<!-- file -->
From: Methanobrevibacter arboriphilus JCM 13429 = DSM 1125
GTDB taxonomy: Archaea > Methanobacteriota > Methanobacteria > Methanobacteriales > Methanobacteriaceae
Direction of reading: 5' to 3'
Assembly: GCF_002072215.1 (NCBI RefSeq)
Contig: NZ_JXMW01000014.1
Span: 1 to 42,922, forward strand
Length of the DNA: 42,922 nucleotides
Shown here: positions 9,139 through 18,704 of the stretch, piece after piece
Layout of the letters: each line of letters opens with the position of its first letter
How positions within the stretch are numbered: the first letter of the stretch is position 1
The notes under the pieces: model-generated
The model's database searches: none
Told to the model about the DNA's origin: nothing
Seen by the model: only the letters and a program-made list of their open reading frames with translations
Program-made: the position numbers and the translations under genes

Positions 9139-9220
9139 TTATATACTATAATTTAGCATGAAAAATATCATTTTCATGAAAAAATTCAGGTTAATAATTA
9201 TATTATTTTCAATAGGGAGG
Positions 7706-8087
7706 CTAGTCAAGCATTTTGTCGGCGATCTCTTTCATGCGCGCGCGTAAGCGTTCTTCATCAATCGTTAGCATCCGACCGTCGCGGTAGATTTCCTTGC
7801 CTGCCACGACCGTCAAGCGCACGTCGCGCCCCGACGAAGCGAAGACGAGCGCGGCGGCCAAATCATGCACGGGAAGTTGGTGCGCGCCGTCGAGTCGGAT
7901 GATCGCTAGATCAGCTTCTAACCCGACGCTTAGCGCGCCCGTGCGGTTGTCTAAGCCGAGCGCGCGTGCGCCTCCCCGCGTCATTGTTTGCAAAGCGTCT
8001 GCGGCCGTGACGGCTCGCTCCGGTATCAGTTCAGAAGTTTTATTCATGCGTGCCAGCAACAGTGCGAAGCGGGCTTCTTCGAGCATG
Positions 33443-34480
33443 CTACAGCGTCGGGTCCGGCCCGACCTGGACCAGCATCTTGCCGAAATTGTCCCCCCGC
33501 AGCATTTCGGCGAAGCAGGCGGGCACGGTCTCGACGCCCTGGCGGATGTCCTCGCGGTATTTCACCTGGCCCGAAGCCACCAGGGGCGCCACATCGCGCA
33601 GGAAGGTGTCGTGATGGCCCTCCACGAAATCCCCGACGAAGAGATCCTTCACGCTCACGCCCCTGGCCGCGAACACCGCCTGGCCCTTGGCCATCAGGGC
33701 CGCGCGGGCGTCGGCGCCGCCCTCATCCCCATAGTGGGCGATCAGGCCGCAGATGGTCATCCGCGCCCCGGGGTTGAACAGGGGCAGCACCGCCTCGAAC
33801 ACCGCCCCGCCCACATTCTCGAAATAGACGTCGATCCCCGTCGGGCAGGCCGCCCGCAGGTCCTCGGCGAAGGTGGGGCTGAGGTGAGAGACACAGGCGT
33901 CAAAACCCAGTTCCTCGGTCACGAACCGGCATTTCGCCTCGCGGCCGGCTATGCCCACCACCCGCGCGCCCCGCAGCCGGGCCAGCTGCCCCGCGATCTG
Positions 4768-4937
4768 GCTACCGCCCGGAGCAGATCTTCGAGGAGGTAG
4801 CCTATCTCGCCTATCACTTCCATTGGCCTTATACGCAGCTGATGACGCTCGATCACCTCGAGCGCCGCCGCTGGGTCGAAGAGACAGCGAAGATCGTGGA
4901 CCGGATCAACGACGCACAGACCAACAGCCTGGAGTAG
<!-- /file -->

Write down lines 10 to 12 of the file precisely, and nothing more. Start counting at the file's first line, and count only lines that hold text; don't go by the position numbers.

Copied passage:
How positions within the stretch are numbered: the first letter of the stretch is position 1
The notes under the pieces: model-generated
The model's database searches: none